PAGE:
Sixty years of hard work, encapsulated in 90 drawings and a handful of thickly encrusted paintings, by the distinguished, obsessive, single-minded octagenerian artist Leon Kossoff (b 1926) vividly set out a passionate attachment to a simultaneously immutable and ever changing London. An East Ender, Kossoff has had several subjects: he has painted people, and has continually drawn after the Old Masters, first visiting the National Gallery as a schoolchild. His drawings after Poussin were exhibited at the National Gallery. But here for the first time, is an exhibition concentrating on Kossoff’s London.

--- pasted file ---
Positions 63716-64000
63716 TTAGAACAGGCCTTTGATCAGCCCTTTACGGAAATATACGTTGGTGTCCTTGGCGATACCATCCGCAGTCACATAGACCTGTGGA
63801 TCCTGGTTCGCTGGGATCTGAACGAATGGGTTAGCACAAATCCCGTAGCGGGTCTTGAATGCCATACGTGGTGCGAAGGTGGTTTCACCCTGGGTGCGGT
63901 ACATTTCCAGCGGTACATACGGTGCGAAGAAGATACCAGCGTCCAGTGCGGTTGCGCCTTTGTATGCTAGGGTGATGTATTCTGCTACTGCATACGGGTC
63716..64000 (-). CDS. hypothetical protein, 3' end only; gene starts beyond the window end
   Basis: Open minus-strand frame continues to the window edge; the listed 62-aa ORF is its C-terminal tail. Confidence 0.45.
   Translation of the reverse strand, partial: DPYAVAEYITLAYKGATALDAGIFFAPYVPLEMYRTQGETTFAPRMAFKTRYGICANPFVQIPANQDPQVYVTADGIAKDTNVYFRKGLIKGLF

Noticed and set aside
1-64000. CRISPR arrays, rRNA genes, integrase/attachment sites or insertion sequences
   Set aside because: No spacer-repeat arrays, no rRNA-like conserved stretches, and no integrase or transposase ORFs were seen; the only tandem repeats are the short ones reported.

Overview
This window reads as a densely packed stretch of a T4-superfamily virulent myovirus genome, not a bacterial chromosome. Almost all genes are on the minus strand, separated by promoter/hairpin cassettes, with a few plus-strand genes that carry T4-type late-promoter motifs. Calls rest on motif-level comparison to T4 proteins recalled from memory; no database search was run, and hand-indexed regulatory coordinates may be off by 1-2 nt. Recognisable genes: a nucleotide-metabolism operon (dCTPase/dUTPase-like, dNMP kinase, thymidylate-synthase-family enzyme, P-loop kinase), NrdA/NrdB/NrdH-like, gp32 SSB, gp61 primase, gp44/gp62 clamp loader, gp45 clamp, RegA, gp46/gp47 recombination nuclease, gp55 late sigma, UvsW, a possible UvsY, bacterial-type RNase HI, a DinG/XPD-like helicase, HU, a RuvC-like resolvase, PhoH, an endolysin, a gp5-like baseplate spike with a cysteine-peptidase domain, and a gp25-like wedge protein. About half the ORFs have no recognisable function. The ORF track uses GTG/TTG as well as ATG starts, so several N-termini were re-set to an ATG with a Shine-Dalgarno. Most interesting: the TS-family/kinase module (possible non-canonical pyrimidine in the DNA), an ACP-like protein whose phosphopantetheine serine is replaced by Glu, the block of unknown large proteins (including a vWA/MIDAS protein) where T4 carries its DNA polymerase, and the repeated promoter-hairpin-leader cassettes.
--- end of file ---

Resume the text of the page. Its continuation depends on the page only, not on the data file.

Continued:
Working outside in all weathers, thick drawing paper attached to a large clipboard, Kossoff has looked at the resonances of his native city. People surging through underground stations, the old Hungerford Bridge looming over Embankment station, Kilburn underground, trains in the night, an ancient cherry tree carefully